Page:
About 108,000 residents of Stanislaus, San Joaquin, Merced, Mariposa and Tulare counties are believed to be eligible for subsidized coverage under the federal health law signed by President Barack Obama in 2010, which gives people the choice of being insured or paying a tax penalty next year.
Covered California approved four health plans for that region, offered by Anthem Blue Cross, Kaiser Permanente, Blue Shield and Health Net at premiums between $223 and $508 a month for a 40-year-old single adult, depending on level of coverage.
Uninsured single adults earning between $15,860 and $45,960 are eligible for tax credits to lower their premiums; the same goes for a family of four with annual income between $32,500 and $94,200.
Covered California said it has call centers running in Merced, the Sacramento area and Contra Costa County to assist the uninsured or people with coverage that doesn’t meet the new federal standard. People also can enroll online at www.coveredca.com and meet face-to-face with certified insurance brokers to sign up for plans.
The regional call center in Merced begins taking health care enrollment calls today from residents of Merced and eight other counties under the federal Affordable Care Act.
The $5.6 million call center is part of California’s compliance with the federal health care overhaul, which includes expanding Medi-Cal. The center’s 42-member staff will screen callers for Medi-Cal benefits and enroll them in other insurance plans as necessary.
They’ll handle calls from Mariposa, Madera, Inyo, Mono, Alpine, Amador, Calaveras and Tuolumne counties.
The call center added 42 new full-time jobs to the county, paying $40,000 to $43,000 a year with health benefits and retirement plans, according to Michelle Roe, Human Services Agency deputy director.
The call center employees work out of the Human Services Agency’s site on 16th Street.
Officials don't anticipate a flood of phone calls today because most residents are still figuring out what they need to do under the new law. Marketing for Covered California has barely started.
However, there will likely be an increase in call volume as the public learns more about the federal health care plan. An uptick in calls is also expected during tax season when people do their taxes and realize the mandate is in effect.
Experts say an increase of calls could come just before Dec. 15, the deadline for buying a policy for benefits beginning on Jan. 1, 2014. A final rush might come around March 31, the last day to buy 2014 coverage and avoid a penalty.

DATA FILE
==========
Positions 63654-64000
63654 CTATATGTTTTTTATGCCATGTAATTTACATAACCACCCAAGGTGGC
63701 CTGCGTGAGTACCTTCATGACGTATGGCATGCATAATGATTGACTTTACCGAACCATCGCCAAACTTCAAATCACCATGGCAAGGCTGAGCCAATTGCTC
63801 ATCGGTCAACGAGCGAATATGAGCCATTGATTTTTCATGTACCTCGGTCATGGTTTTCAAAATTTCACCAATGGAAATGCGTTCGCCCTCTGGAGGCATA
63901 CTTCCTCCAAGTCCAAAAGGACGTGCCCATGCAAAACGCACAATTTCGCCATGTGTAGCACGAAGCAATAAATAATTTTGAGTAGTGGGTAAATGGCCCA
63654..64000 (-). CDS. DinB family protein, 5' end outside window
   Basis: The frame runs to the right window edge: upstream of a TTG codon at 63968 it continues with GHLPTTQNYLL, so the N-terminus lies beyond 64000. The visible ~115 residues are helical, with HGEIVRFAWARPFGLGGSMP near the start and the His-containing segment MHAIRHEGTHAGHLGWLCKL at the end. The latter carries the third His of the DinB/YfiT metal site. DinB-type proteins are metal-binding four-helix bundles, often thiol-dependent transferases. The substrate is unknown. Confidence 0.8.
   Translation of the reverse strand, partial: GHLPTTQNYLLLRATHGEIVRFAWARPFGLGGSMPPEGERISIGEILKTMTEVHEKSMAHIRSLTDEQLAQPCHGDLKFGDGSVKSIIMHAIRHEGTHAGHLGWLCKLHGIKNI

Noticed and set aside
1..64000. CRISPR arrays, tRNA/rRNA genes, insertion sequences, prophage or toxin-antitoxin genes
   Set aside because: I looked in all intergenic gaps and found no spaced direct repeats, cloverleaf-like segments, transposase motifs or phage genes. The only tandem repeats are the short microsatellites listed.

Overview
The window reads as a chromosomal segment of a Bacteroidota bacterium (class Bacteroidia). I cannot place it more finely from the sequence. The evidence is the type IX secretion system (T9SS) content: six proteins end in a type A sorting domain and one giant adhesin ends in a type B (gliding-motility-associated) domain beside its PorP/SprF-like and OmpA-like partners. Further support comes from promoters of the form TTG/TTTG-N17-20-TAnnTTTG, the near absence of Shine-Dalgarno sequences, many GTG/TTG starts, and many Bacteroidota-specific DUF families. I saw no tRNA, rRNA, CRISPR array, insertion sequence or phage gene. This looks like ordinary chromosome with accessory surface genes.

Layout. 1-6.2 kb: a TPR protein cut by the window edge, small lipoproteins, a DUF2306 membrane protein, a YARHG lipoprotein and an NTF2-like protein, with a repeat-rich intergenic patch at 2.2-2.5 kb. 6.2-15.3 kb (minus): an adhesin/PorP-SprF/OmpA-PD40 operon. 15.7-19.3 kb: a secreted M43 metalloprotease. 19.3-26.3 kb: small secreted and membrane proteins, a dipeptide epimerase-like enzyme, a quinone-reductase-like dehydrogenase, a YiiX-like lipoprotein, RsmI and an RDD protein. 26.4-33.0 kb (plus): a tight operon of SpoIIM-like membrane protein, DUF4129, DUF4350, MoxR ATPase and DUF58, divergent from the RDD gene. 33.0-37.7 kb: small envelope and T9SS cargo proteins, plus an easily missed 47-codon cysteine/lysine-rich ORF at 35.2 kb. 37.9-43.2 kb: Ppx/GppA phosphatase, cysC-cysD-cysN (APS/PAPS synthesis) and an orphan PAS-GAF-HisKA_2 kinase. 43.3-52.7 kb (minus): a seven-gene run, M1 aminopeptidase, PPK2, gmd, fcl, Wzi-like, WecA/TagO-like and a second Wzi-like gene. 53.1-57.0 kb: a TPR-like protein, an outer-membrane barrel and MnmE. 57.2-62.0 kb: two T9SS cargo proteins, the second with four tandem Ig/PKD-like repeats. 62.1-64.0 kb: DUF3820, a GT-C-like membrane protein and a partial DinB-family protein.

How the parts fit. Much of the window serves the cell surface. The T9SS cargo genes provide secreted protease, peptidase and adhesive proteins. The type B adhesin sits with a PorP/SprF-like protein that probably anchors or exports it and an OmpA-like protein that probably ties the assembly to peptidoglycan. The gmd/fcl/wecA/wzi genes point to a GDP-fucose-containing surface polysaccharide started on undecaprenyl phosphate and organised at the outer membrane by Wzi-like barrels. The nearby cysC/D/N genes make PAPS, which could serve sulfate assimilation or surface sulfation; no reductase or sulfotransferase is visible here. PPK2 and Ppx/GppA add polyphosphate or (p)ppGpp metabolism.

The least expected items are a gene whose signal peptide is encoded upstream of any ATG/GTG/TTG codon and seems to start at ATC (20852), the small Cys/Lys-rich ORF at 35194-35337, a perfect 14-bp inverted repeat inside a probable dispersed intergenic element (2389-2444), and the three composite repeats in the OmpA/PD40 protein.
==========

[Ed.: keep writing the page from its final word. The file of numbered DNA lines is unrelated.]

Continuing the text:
Enrollment was set to begin despite Republican threats of a federal government shutdown if Democrats in Congress do not agree to defund the Affordable Care Act. Covered California said it would not delay enrollment because of the clamor in Washington.
Kaiser Permanente nurses represented by the California Nurses Association held informational pickets in Modesto, Oakland and Sacramento on the eve of the enrollment kickoff, charging that Kaiser has made it harder for patients to receive hospital care when needed. Claiming they’ve reported 2,500 cases of unsafe care to Kaiser, the nurses suggested that consumers be wary of insurers that limit access to hospital care.
Kaiser responded that the union is upset about a labor dispute with the Oakland-based health provider. “This is just more of the same from the California Nurses Association, who continue to distort facts and make exaggerated and misleading claims to advance their agenda,” a Kaiser statement read.
On the day before enrollment, consumers still were unable to see lists of hospitals, doctors and pharmacies connected with the four health plans in the region. However, provider directories, showing which health care providers accept the insurance, reportedly will be available from the insurers starting today.
Insurance brokers expect that many valley residents, especially those with diabetes or high blood pressure, or those paying for expensive COBRA benefits, will jump at the chance of getting coverage. People will be on their honor for stating income when applying for tax credits to lower premiums, but they are being warned be honest because the Internal Revenue Service will be closely watching tax returns filed by April 2015 for 2014.
Understating income could result in having to repay all or a portion of the tax credit. People who start earning more at midyear, because of a promotion or job change, are advised to report that to Covered California or their brokers so their premiums are adjusted.
Sun-Star staff writer Ramona Giwargis can be reached at email@example.com or (209) 385-2477. Bee staff writer Ken Carlson can be reached at kcarlson@ modbee.com or (209) 578-2321.